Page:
The Flying Palace, or Airbus ACJ380-800 (briefly known as Prestige), was commissioned by Prince Al Waleed bin Talal Al Saud in October 2007, after seeing an Airbus A380 on display at the Dubai Airshow. At the time, Airbus thought there was a market for private A380s, and was even estimating delivering at least a dozen of them to gentlemen such as the Prince.
Prince Al Waleed already owned a Boeing 747 converted for private use, as well as an Airbus 321 and a Hawker Siddeley 125. He was (and still is) the owner of one of the world’s largest and most luxurious megayachts, Kingdom 5KR (formerly known as Nabila and Azzam). The Prince is accustomed to the fine things in life, so it was a given that he would jump at the chance to become the first client for an A380 conversion.
The spa area included a Turkish bath with real marble floors, just like in a mansion. The only difference was that the tiles were thinner than inside a mansion, due to weight considerations. Sections of the floor in the wellness area were actually giant TV screens, receiving video from hi-res cameras placed underneath the aircraft. This way, guests could relax while picturing themselves flying like Superman – or Superwoman, while breathing in a scented breeze.
The second level was the business center, but it also included the crew facilities and the cockpit. There would be two conference rooms with holographic tables that would project holograms of business partners not on board, and two VIP suites for guests. A prayer room was also available, as well as a concert hall with a stage, state-of-the-art audio and seating for ten people.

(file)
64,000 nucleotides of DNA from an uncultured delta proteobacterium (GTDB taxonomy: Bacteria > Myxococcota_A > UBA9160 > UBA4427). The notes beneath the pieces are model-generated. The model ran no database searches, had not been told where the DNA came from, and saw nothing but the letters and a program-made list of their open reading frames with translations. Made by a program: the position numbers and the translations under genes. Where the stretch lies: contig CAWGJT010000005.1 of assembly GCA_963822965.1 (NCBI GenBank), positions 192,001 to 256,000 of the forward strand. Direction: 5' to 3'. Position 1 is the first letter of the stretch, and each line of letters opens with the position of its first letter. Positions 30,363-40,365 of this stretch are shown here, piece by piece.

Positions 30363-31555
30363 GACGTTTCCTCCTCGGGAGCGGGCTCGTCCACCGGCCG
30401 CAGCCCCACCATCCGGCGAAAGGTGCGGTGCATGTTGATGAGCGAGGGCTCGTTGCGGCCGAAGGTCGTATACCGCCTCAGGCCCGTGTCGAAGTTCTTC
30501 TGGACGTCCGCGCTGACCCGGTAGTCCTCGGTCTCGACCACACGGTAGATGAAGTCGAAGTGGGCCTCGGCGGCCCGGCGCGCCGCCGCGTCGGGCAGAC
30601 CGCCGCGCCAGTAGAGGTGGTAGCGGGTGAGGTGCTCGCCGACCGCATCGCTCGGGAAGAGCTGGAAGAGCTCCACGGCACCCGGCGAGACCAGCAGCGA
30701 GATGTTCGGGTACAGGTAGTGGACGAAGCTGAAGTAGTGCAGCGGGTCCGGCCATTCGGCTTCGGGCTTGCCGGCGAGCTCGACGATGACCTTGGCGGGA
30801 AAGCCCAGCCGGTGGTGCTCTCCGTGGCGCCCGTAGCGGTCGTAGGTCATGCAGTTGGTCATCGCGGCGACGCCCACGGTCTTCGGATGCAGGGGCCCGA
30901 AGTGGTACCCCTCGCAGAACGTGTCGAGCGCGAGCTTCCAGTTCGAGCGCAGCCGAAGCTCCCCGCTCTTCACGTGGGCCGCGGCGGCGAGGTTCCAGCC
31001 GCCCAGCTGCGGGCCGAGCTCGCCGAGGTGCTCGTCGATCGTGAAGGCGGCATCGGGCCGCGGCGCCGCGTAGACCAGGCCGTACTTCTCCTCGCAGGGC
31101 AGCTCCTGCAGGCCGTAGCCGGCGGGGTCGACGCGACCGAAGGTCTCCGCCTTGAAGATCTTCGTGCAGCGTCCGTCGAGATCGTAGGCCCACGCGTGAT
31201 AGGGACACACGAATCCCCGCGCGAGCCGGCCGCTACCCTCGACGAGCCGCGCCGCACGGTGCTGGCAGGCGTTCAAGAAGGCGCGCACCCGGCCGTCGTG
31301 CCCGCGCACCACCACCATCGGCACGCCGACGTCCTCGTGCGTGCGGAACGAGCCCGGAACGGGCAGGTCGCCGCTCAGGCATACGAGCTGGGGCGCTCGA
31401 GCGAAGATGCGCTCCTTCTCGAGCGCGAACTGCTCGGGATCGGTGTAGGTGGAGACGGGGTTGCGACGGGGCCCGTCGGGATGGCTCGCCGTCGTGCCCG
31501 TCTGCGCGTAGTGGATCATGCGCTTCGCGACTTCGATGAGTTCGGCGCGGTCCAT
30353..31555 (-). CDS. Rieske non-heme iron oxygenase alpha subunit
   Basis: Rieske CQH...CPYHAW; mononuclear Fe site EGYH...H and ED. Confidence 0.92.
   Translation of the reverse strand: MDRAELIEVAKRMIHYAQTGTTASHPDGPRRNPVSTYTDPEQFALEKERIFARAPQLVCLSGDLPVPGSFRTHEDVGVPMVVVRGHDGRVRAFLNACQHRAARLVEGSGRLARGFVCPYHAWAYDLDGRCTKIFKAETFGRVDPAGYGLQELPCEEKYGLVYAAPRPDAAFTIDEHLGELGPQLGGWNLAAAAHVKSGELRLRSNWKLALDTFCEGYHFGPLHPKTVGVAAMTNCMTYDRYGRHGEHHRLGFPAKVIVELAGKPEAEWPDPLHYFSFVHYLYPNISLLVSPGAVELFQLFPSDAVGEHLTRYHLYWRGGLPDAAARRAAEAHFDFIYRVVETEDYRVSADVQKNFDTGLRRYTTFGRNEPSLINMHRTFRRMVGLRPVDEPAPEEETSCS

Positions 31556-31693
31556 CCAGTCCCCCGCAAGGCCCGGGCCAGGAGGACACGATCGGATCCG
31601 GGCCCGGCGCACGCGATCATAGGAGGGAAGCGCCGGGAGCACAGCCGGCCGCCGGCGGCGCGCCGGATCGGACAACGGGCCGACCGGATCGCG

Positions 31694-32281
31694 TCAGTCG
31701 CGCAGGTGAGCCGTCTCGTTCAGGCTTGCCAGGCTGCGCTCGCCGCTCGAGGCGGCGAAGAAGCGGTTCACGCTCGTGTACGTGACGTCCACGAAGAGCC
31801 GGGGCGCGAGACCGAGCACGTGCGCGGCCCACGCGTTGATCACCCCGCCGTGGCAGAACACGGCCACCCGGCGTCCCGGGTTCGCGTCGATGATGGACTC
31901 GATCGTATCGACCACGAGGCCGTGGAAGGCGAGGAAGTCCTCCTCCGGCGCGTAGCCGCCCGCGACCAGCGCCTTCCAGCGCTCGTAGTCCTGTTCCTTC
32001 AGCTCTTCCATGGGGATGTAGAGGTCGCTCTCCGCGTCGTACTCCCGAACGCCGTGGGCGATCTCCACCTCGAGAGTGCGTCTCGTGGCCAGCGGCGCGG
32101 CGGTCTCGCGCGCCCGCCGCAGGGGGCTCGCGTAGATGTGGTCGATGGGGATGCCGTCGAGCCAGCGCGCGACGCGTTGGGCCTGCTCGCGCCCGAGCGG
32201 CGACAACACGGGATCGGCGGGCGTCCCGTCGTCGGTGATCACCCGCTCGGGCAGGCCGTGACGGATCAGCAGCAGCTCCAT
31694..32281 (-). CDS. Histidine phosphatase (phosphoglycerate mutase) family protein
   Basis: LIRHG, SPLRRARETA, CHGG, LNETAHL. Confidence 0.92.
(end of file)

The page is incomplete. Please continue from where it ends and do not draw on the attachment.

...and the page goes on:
The third deck was the private owner’s deck, including a total of five master bedrooms, each with its own vast bathroom, and a common lounge and dining room. As noted above, the elevator connected the three decks, but there was also a golden staircase wrapped around it, in case guests wanted to take in the interior views. In one of the lounges, the Prince made sure his seat was a throne, because not even his lucky guests were to forget their place.
The layout was designed for just 50 guests, and the aircraft would be upgraded to offer extended range compared to the commercial version, of 17,500 km (9,400 nautical miles). Reported cost for the entire project was somewhere between $380 million and $500 million and, as the 2009 delivery date neared and was bypassed, it attained the aura of a legend. Features were added, each more spectacular than the previous ones and, in time, the Flying Palace got a stable for horses, a pen for hawks, and electronic mats that would automatically adjust themselves so you’d face the right direction at prayer time.
The plane was never built. Forbes reported that the Price himself encouraged speculation about its cost, hilariously in a bid to get himself higher up on their billionaire list. In reality, he bought a test flight version of the A380: Serial number 002, which he negotiated to $130 million, more than half of what he would have had to pay for a new one. He was supposed to take delivery of it in 2009 but never did, and the aircraft was eventually sold by Airbus in 2013, to a commercial airline. Its interior remained the same as in commercial versions, because the plans to turn it into the outrageous Flying Palace were never followed through.